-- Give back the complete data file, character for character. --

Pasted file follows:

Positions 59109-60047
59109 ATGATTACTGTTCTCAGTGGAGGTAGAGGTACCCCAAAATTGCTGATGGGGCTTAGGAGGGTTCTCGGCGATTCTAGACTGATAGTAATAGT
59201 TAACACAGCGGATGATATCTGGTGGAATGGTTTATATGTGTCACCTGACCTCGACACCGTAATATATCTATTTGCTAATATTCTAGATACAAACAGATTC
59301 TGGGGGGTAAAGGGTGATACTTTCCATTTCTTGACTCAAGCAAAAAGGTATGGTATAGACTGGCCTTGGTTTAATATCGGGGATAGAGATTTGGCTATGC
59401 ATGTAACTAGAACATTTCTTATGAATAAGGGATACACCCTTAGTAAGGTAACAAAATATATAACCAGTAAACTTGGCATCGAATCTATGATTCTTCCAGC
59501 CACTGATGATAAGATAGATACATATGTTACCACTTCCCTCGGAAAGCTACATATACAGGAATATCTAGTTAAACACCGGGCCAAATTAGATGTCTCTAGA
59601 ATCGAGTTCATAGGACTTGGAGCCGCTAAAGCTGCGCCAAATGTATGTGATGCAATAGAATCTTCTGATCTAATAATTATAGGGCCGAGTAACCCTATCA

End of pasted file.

Positions 59109-60047
59109 ATGATTACTGTTCTCAGTGGAGGTAGAGGTACCCCAAAATTGCTGATGGGGCTTAGGAGGGTTCTCGGCGATTCTAGACTGATAGTAATAGT
59201 TAACACAGCGGATGATATCTGGTGGAATGGTTTATATGTGTCACCTGACCTCGACACCGTAATATATCTATTTGCTAATATTCTAGATACAAACAGATTC
59301 TGGGGGGTAAAGGGTGATACTTTCCATTTCTTGACTCAAGCAAAAAGGTATGGTATAGACTGGCCTTGGTTTAATATCGGGGATAGAGATTTGGCTATGC
59401 ATGTAACTAGAACATTTCTTATGAATAAGGGATACACCCTTAGTAAGGTAACAAAATATATAACCAGTAAACTTGGCATCGAATCTATGATTCTTCCAGC
59501 CACTGATGATAAGATAGATACATATGTTACCACTTCCCTCGGAAAGCTACATATACAGGAATATCTAGTTAAACACCGGGCCAAATTAGATGTCTCTAGA
59601 ATCGAGTTCATAGGACTTGGAGCCGCTAAAGCTGCGCCAAATGTATGTGATGCAATAGAATCTTCTGATCTAATAATTATAGGGCCGAGTAACCCTATCA